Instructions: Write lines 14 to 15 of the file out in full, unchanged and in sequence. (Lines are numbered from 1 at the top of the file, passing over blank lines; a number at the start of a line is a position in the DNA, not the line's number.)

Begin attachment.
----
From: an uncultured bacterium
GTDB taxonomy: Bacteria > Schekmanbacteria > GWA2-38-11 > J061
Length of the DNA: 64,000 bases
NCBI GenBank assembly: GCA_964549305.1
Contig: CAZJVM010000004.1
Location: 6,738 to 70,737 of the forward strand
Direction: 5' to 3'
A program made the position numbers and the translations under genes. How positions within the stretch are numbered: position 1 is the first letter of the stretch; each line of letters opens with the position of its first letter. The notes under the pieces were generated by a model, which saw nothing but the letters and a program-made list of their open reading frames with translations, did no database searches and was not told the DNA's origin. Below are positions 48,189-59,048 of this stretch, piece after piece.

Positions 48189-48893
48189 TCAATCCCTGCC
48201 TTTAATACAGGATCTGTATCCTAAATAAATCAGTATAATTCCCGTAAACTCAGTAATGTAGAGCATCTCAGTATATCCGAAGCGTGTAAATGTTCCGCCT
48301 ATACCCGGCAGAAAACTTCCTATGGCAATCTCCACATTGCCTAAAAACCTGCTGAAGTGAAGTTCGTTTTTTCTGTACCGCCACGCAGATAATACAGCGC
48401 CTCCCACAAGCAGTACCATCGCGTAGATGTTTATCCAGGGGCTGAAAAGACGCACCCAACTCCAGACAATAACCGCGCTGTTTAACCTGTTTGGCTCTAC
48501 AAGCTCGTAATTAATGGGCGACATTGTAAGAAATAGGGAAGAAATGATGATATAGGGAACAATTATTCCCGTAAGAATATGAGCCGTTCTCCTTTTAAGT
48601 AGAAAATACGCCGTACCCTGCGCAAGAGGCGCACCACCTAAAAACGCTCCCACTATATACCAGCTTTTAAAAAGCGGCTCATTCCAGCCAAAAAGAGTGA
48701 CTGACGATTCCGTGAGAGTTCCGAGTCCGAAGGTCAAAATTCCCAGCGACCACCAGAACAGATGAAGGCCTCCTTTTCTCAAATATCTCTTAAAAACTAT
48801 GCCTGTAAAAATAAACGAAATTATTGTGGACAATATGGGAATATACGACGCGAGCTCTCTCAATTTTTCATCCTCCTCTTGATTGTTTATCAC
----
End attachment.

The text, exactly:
48501 AAGCTCGTAATTAATGGGCGACATTGTAAGAAATAGGGAAGAAATGATGATATAGGGAACAATTATTCCCGTAAGAATATGAGCCGTTCTCCTTTTAAGT
48601 AGAAAATACGCCGTACCCTGCGCAAGAGGCGCACCACCTAAAAACGCTCCCACTATATACCAGCTTTTAAAAAGCGGCTCATTCCAGCCAAAAAGAGTGA